As a television 'spectacle' the debate between the leaders of the 'minor parties' was mindboggingly tedious. In fact, I confess, I began channel-surfing. I ended up watching some of New Zealand's Got Talent.
Here we had six politicians broadly in agreement about the 'free market' and neo liberal economic policies - they all favour this discredited economic framework. The difference was in emphasis not in substance.
It's staggering. We are now in the midst of the greatest capitalist crisis since the 1930s, with the full impact yet to hit New Zealand, and these inadequate politicians are offering nothing but more of the same neo-liberal tripe.
In fact, chances are, these very same politicians will be leading the charge to inflict more damage on ordinary people via spending cuts.
And with unenmployment set to rocket what is the Maori Party's solution? Scrap the unemployment benefit! Or in the case of the Green Party raise the unemployment benefit - which is what former lefty Sue Bradford said yesterday.
There was no talk at all at about changing the fundamentals of the economic system that lead to unemployment in the first place.
The silly Maori Party think that capitalism would be just dandy if there were more brown-skinned people running it. Basically, that's the core of their nonsensical ideology.
The Greens, represented at the debate by the politically incoherent co-leader Jeanette Fitzsimons, want to tack on some environmental policies on to the crumbling free market framework.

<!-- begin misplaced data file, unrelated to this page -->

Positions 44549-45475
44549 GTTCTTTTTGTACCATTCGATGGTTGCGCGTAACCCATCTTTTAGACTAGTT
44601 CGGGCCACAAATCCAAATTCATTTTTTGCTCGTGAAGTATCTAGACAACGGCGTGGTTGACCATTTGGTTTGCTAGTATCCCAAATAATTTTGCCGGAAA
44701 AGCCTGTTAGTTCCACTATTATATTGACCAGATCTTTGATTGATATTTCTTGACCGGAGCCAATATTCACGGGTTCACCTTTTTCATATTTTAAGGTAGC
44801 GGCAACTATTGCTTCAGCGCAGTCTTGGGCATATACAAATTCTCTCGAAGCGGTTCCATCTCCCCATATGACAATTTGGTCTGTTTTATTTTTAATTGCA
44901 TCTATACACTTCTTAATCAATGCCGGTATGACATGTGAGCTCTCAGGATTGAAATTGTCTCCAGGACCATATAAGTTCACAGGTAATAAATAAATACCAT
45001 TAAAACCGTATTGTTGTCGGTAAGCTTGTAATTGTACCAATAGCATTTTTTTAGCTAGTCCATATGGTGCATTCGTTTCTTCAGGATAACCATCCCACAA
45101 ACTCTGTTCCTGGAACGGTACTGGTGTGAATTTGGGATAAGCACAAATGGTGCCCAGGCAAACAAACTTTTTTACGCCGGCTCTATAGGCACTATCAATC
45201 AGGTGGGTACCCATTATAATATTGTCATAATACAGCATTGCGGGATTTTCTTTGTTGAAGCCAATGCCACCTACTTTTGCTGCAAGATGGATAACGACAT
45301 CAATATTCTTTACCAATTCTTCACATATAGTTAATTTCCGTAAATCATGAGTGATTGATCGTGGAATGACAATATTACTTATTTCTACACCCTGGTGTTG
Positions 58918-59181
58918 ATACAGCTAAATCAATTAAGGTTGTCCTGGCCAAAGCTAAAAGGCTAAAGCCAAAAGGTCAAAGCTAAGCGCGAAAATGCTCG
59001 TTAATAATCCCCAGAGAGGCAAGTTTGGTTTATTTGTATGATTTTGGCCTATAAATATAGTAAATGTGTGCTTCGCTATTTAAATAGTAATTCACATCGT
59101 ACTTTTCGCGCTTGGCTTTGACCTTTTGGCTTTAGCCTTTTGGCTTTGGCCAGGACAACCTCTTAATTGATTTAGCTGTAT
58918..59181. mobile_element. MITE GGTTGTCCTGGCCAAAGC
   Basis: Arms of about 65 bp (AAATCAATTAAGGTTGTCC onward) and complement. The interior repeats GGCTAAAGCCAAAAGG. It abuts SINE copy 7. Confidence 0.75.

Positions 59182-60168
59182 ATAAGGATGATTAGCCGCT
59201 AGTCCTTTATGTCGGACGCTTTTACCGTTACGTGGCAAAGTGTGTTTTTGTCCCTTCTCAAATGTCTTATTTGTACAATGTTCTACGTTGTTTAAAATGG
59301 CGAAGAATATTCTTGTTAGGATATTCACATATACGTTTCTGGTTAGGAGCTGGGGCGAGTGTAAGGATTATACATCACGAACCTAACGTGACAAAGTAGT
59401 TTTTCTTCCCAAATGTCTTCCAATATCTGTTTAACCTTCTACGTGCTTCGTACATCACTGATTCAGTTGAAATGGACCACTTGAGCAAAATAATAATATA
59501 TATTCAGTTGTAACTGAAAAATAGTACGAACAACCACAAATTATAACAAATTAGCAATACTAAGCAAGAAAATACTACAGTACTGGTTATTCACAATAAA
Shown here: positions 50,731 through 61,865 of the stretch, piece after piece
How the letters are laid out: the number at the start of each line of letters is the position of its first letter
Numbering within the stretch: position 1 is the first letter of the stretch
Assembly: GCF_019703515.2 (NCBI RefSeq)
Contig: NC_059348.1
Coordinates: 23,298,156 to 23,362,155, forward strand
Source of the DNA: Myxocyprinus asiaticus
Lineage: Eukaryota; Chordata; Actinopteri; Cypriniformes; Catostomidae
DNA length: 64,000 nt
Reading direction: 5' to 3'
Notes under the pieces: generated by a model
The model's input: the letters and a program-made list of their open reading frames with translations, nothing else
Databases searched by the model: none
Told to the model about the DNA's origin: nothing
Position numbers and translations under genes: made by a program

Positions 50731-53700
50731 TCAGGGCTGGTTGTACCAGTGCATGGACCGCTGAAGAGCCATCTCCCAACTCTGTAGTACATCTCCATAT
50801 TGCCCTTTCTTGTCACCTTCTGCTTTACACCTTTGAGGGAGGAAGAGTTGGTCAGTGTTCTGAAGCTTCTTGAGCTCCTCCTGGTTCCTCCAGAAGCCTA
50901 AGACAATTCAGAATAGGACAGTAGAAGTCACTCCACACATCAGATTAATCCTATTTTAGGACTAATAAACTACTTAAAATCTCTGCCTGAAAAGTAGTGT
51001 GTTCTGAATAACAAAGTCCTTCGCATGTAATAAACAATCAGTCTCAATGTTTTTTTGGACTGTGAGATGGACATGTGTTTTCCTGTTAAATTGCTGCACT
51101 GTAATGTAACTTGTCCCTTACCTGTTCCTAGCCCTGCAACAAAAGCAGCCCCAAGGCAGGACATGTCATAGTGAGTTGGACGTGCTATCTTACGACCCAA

In contrast United leader Peter Dunne thinks the Green's policies are a recipe for non-growth. In purely neo liberal terms Dunne is probably right but arguing with the Green Party is like wrestling with custard. They have no coherent economic programme other than, somehow, creating a nicer and kinder free market. It's ludicrous and its little wonder that eco-socialists don't want a bar of this right wing Green Party.
Fitzsimons said that the Green's would not be just a tame lapdog for the Labour Party. Having been exactly that for at least the last six years, I find that hard to believe. In fact, I don't believe it.
I could talk abut Anderton, Peters, etc but, frankly, I can't be bothered. You know what they want. You know what they represent. It's the same old same old.
What I wanted to hear was someone offering a fundamentally new economic direction. I wanted someone to condemn the neo liberal road that all the parliamentary parties are lurching down to and offer a clear alternative - socialist or left Keynesian. But we got neither.
In fact the only significant political party offering a new way forward weren't invited to the debate - and that was the Alliance.